Life with BubblesPosted by Lisa Franzetta, ALDF's Director of Communications on July 9, 2009
In the media frenzy surrounding all things Michael Jackson over the past two weeks, it comes as no surprise that, after endless interviews with Quincy Jones, Lisa Marie Presley, Brooke Shields, Elizabeth Taylor, and pretty much anyone who might have some insight into the man behind the icon, we’d also be hearing from one of the King of Pop’s closest associates–Bubbles, the chimpanzee. Bubbles lived with the singer for a number of years, until he became too aggressive (as mature chimpanzees inevitably do) and went to live at Florida’s Center for Great Apes sanctuary.
Most “retired” chimpanzees are not so lucky. Too strong and aggressive to continue to be forced to perform or to live with human families once they reach maturity, many are destined for pathetic roadside zoos. Tragically, there are also too many stories of chimpanzees–wild animals, we must be reminded—who are killed after attacking members of their human “families.”
As a child of privilege (assuming we can ignore that fact that he was taken away from his own chimpanzee family as a baby) Bubbles eventually made it to his sanctuary home where he can live among his own kind and engage in behaviors that are natural to chimpanzees. And he has a neighbor at the Center for Great Apes who is very close to our hearts here at the Animal Legal Defense Fund–Angel, one of the chimpanzees rescued from animal trainer Sid Yost in our lawsuit ALDF v. Yost. (Yost denies the allegations; Statement of Settlement.) After ALDF was awarded custody of Yost’s chimpanzees, we were able to reunite Angel with her biological mother, who was already living at the Florida sanctuary.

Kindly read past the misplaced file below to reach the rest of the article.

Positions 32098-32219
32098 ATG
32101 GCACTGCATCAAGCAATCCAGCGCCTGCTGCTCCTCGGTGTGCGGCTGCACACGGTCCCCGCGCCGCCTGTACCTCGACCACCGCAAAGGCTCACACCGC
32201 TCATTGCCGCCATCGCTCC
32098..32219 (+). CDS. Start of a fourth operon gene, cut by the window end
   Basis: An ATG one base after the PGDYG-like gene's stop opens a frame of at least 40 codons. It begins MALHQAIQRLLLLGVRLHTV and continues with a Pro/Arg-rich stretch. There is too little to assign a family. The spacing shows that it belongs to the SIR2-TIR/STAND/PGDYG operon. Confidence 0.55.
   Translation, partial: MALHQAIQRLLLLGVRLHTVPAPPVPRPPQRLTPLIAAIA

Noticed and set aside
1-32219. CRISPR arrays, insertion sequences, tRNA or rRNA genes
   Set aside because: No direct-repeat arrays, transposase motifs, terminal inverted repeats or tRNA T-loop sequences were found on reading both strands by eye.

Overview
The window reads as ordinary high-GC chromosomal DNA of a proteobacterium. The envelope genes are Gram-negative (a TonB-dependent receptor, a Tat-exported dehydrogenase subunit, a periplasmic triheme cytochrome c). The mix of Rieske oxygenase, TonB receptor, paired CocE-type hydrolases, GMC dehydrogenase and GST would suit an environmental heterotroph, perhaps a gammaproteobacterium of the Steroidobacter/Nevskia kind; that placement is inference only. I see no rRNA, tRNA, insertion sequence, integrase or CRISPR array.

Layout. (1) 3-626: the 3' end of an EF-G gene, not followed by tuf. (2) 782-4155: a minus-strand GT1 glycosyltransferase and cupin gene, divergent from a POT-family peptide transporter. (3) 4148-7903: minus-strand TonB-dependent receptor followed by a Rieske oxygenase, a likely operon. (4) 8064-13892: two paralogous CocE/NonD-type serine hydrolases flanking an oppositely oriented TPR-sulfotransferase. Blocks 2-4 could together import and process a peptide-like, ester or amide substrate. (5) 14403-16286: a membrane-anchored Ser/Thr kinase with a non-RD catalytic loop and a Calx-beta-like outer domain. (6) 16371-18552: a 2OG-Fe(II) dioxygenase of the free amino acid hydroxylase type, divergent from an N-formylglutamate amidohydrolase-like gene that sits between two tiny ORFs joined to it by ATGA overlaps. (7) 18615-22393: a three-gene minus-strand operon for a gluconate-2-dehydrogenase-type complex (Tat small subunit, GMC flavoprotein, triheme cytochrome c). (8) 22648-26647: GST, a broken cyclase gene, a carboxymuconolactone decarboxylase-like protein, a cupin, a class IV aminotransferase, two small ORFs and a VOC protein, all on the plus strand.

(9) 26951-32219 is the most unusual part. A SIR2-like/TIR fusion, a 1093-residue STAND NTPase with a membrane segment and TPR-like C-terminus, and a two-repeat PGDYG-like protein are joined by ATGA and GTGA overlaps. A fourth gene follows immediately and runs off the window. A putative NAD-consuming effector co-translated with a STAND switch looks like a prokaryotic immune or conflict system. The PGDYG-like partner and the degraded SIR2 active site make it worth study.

Jackson’s life was a story of brilliant talent and unprecedented fame that ended tragically. His former “pet” Bubbles, in the company of ALDF’s dear Angel, is given the opportunity to do what Jackson never could–retire away from the unnatural pressures of the limelight, in a tree- and toy-filled Neverland of his own. The crucial work of sanctuaries like the Center for Great Apes, Save the Chimps, and Chimpanzee Sanctuary Northwest ensure that chimpanzees rescued in cases like ALDF v. Yost or otherwise given a second chance at life can finally know that same peace and contentment, the most troubled parts of their lives now behind them.